In recent years, it has become more common to see members of robed choirs wearing academic hoods over their robes—no doubt because the number of graduates is increasing, but also because the number of bodies granting the right to a hood is also increasing. From time to time, arguments break out over when hoods may be worn, or by whom, or even if they should be worn at all. This paper is an attempt to cut through these arguments, and, while certainly not regarding itself as definitive, to make some suggestions which are based on historical practice. What [the author has] to say applies largely to the Church of England (and to an extent therefore to other branches of the Anglican Communion), and this stems from the fact that the universities were (until the foundation of the ‘godless’ University of London) ecclesiastical organizations—at least in origin. Indeed, the use of academic dress at London can be traced back to an enquiry in 1843 by a clerical graduate who wished to know what hood he might wear over his surplice so as to conform with the Canon: ‘the Canon making it imperative upon clergymen being graduates to wear hoods.’ [Excerpt].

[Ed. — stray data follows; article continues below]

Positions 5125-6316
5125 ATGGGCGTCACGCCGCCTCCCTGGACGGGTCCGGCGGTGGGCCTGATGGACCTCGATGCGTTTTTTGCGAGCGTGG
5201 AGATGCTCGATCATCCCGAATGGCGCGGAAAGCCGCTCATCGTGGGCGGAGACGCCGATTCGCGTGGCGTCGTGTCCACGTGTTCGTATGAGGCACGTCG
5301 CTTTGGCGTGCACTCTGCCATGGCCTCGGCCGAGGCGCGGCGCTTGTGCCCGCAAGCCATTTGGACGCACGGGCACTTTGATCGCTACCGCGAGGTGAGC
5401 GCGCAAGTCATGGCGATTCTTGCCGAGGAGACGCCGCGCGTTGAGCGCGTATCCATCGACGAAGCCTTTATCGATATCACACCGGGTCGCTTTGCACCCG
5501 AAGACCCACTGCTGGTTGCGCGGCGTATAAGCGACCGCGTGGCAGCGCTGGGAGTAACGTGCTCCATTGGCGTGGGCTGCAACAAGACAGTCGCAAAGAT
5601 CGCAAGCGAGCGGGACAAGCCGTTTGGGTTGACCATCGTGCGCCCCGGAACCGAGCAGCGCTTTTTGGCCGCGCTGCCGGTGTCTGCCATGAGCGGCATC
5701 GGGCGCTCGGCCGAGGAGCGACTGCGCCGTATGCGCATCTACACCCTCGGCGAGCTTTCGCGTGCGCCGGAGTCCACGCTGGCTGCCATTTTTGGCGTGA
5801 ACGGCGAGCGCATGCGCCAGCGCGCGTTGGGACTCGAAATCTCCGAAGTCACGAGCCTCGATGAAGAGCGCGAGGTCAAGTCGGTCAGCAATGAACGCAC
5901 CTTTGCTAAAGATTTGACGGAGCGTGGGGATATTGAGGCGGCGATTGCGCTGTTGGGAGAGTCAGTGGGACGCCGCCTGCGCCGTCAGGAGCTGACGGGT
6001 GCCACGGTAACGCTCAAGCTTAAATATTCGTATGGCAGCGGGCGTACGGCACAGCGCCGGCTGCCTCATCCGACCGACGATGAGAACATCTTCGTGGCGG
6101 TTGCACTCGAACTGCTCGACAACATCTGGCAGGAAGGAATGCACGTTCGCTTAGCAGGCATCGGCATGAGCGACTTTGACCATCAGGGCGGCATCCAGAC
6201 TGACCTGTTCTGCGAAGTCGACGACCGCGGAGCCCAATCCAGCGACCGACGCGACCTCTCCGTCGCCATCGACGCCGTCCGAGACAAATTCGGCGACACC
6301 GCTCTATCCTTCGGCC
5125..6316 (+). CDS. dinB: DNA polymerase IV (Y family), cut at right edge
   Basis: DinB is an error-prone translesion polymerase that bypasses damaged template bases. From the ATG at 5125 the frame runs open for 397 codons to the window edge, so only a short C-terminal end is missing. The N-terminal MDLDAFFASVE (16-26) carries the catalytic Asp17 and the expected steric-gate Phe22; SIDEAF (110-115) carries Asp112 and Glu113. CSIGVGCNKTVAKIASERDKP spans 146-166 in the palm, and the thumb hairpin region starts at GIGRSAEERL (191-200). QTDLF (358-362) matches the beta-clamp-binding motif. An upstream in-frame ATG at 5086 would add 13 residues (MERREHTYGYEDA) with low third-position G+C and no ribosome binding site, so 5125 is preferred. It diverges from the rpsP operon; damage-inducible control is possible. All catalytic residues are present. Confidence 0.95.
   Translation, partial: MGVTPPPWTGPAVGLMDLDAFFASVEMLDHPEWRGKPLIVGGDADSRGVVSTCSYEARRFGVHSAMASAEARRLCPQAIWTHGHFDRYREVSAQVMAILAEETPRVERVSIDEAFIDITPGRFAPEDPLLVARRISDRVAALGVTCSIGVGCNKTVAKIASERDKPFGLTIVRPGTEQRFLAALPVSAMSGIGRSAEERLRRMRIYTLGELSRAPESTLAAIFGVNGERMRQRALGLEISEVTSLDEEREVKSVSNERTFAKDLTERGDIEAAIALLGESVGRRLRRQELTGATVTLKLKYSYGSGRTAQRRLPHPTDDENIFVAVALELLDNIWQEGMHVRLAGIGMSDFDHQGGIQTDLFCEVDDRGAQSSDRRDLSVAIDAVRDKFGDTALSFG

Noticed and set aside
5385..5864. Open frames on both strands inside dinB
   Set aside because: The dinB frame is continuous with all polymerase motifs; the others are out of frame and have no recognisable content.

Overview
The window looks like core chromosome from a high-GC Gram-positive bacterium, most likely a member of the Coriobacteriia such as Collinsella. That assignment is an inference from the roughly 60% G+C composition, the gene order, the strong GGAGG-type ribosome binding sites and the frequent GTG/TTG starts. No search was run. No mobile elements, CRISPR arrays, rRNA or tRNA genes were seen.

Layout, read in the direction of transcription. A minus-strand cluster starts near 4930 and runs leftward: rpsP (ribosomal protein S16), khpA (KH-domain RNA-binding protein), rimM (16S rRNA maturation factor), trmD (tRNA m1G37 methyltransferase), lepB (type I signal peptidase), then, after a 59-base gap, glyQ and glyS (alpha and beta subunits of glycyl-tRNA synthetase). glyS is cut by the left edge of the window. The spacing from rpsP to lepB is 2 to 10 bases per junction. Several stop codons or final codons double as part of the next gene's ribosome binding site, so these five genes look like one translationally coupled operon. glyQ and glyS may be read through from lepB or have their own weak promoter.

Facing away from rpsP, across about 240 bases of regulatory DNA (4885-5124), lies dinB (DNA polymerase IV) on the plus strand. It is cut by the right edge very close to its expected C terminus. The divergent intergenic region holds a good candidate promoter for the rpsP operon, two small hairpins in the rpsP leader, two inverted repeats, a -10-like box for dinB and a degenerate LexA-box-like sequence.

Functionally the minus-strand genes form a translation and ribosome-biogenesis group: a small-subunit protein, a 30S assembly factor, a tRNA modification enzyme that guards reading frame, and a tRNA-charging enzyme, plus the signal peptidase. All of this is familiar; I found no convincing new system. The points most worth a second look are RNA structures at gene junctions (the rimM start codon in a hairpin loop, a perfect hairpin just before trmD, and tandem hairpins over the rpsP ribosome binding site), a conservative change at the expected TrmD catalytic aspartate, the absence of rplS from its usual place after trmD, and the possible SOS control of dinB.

Groves, Nicholas (2008) "The Use of the Academic Hood in Quire," Transactions of the Burgon Society: Vol. 8.
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